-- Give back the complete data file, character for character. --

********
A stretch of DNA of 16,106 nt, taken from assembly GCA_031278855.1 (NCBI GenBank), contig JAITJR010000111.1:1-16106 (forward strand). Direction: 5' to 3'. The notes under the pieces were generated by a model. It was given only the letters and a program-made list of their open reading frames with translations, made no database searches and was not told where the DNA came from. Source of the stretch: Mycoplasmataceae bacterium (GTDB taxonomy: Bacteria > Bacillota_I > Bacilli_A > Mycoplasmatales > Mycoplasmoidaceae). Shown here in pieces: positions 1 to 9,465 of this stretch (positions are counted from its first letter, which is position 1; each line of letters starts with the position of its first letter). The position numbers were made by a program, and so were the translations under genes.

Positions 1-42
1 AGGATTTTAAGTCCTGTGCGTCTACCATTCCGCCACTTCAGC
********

A stretch of DNA of 16,106 nt, taken from assembly GCA_031278855.1 (NCBI GenBank), contig JAITJR010000111.1:1-16106 (forward strand). Direction: 5' to 3'. The notes under the pieces were generated by a model. It was given only the letters and a program-made list of their open reading frames with translations, made no database searches and was not told where the DNA came from. Source of the stretch: Mycoplasmataceae bacterium (GTDB taxonomy: Bacteria > Bacillota_I > Bacilli_A > Mycoplasmatales > Mycoplasmoidaceae). Shown here in pieces: positions 1 to 9,465 of this stretch (positions are counted from its first letter, which is position 1; each line of letters starts with the position of its first letter). The position numbers were made by a program, and so were the translations under genes.

Positions 1-42
1 AGGATTTTAAGTCCTGTGCGTCTACCATTCCGCCACTTCAGC